Identifying Strange Odors In Our Cars

Noises are not the only indication that something is wrong with our car. The burning engine oil is also a common unusual smell. Valve cover gaskets could leak, causing some oil drip on the exhaust manifold. This could cause a rather pungent smell. When it happens, some detectable smoke could also be visible and in some cause, it could also cause our eyes to water. To solve this problem, mechanics may tighten the valve cover nuts and bolts. If the calve cover gasket is already badly worn, it may need to be replaced. If we smell a very sweet odor, it could be caused by anti-freeze material. This could be caused by leakages on the heater core. Another evidence of the leak is green damp spots on the mat and side carpet of front passenger. In some cases, heater core needs to be replaced.

Electrical problems may cause very strong odor and we may even think that something is burning. This could happen when the plastic insulation melts and in some cases, it can catch fire when the heat is intense. The burning smell could be caused by short circuits. It could be the alternator burning our or the starter motor shorting out. Because the smell of burning insulation is intense, it can easily be detected inside the passenger compartment, especially if the air conditioning is turned on and the windows are closed. If it smells like burning rubber, there’s a possibility that the start motor is jammed. Another kind of smell inside our car is related to fuel and it can be rather nauseating. It has a quite raw smell, similar to when a burst of gas fume gets onto our face when we open the gas cap on a hot day.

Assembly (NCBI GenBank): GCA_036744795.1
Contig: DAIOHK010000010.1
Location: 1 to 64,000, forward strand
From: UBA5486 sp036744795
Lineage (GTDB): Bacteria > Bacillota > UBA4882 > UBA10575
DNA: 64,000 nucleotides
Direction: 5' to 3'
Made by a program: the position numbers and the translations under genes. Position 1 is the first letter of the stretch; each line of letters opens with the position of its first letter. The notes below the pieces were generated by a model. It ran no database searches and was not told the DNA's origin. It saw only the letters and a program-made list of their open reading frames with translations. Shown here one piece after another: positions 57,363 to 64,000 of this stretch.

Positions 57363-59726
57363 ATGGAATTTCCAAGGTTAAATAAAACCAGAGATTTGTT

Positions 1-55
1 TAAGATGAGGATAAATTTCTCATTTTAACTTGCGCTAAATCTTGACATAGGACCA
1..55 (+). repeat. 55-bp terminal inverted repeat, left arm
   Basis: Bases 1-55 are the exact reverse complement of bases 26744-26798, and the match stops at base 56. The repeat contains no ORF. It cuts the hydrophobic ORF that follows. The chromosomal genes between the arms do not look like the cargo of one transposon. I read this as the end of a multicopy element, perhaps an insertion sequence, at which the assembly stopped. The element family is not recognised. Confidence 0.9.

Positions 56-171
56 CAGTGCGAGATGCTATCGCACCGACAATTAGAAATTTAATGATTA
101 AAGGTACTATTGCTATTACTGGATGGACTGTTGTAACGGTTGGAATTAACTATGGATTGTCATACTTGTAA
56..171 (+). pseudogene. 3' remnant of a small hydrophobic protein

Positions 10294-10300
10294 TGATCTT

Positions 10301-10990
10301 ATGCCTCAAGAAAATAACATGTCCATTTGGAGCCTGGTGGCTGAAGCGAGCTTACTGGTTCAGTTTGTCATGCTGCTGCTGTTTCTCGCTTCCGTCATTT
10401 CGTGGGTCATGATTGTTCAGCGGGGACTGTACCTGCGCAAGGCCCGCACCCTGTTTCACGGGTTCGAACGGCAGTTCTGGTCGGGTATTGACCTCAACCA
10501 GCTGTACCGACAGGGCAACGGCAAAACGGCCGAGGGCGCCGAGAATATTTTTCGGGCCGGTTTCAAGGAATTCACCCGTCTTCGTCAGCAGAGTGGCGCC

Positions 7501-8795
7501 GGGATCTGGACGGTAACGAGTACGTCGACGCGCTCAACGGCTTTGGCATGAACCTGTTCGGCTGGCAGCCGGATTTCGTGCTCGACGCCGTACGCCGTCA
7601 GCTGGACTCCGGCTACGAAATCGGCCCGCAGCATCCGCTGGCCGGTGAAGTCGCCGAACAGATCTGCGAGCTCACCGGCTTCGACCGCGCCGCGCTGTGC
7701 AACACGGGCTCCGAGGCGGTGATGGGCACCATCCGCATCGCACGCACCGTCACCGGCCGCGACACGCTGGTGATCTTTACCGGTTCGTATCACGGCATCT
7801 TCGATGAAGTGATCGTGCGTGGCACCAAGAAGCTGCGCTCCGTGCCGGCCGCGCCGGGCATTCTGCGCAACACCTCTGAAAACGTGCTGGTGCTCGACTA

Fuel smells could be caused by leakage in fuel line, fuel injection system, carburettor or the fuel tank itself. Most car owners should be able to detect fuel smells easily. Another kind of smell is the exhaust fume and it could be caused by leakage in catalytic converters. Leakage in exhaust system could cause a choking odor that doesn’t not only smell bad, but could also burn our eyes. This could happen when some panels of the heater vents are rusty and cracked, allowing some gases to seep into the passenger compartment. The interior of our car could act like a vacuum, because it has lower air pressure, especially if we open the windows. This can be a potentially hazardous situation if carbon monoxide accumulates inside our car. It is a silent killer and more than a few people were killed inside the car due to accidental CO exposure.

Automatic transmission fluid has its own unique smell, especially on larger cars. This could be caused by leakage on the oil seal, especially on the selector shaft seals, front torque converter and rear parts of the automatic transmission. The smell is quite similar to burnt engine oil, but a bit different.

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